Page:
No match-fixing at Asian Cup, says AFC

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Alex Soosay

Alex Soosay
Alex Soosay

Asia’s football body Tuesday urged other sports governing bodies in the region to follow its lead after the flagship Asian Cup passed off with no evidence of match-fixing.

Corruption has long plagued Asian sport but the Asian Football Confederation (AFC) said extensive planning and monitoring had kept the fixers at bay.

“The effective implementation of this action plan could be a blueprint for other Asian sporting events and sports governing bodies,” AFC general secretary Alex Soosay said in a statement.

“Continued efforts will be made to ensure a similar outcome for future AFC competitions. Upholding the integrity of all our competitions remains a key priority for AFC.”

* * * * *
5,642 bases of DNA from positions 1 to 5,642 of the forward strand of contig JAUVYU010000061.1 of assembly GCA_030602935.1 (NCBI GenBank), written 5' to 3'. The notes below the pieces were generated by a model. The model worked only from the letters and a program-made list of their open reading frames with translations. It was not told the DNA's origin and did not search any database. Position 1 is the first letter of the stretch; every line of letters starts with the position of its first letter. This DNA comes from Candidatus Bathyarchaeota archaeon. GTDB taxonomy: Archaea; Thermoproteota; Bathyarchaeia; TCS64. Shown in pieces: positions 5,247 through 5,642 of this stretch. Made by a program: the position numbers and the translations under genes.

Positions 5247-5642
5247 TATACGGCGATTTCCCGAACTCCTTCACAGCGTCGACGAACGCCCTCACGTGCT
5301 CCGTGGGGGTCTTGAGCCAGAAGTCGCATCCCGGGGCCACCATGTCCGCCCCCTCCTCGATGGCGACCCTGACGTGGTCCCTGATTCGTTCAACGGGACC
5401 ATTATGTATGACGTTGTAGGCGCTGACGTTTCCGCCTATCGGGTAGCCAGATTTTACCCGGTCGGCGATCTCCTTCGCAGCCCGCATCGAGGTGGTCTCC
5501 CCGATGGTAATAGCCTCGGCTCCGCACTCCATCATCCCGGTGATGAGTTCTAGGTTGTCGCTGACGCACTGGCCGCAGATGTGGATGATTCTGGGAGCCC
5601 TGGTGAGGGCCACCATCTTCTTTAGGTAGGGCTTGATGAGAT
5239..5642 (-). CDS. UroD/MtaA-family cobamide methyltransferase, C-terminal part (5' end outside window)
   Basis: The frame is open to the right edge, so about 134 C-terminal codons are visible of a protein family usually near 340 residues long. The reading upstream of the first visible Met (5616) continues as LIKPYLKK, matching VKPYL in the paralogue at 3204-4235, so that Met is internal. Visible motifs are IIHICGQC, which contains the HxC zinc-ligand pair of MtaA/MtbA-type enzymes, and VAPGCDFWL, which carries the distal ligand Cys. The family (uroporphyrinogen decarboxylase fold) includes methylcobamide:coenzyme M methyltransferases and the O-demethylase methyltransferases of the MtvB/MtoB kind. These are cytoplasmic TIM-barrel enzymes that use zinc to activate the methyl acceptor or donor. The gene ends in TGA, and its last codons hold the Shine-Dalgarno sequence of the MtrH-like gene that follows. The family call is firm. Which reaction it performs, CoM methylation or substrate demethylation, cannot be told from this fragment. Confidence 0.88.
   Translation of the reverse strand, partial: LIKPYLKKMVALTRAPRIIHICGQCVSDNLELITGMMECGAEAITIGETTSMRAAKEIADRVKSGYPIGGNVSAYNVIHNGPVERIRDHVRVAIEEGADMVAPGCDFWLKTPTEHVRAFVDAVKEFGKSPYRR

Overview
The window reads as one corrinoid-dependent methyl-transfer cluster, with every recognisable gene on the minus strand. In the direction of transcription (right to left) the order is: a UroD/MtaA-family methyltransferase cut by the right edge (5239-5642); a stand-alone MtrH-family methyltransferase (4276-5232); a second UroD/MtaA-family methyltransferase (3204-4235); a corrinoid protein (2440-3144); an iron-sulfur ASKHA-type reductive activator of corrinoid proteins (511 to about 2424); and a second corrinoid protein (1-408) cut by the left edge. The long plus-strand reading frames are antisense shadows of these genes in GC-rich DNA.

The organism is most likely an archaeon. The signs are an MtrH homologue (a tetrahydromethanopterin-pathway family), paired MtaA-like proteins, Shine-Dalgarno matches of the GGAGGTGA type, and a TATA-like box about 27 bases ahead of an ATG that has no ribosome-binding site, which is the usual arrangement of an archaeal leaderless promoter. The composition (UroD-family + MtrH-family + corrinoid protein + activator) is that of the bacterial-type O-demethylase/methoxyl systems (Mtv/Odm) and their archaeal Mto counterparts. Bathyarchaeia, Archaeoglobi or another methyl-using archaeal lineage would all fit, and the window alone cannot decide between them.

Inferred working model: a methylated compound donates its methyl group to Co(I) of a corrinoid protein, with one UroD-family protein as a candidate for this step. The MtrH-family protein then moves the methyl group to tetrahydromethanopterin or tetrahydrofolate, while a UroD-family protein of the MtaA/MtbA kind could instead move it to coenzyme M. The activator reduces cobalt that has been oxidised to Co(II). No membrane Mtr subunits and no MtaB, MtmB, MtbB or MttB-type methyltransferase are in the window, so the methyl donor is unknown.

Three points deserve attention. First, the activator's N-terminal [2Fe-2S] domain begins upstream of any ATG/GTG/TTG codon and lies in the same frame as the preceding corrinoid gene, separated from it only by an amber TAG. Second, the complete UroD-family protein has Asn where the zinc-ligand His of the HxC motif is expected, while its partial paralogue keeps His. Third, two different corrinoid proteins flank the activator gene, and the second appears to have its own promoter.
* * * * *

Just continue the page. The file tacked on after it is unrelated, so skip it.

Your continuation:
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Match-fixing concerns raised during the Asian Games and Suzuki Cup put the spotlight on corruption ahead of the Asian Cup, held in Australia in January and won by the host nation.

But education sessions for players and officials, a confidential reporting mechanism, and monitoring for unusual betting activity helped keep the tournament clean.

“The Asian Cup overall was a great success for football in Australia and the Asian region with record crowds and TV audiences,” said Football Federation Australia CEO David Gallop.

“The integrity of such major tournaments is integral to the popularity and growth of football.”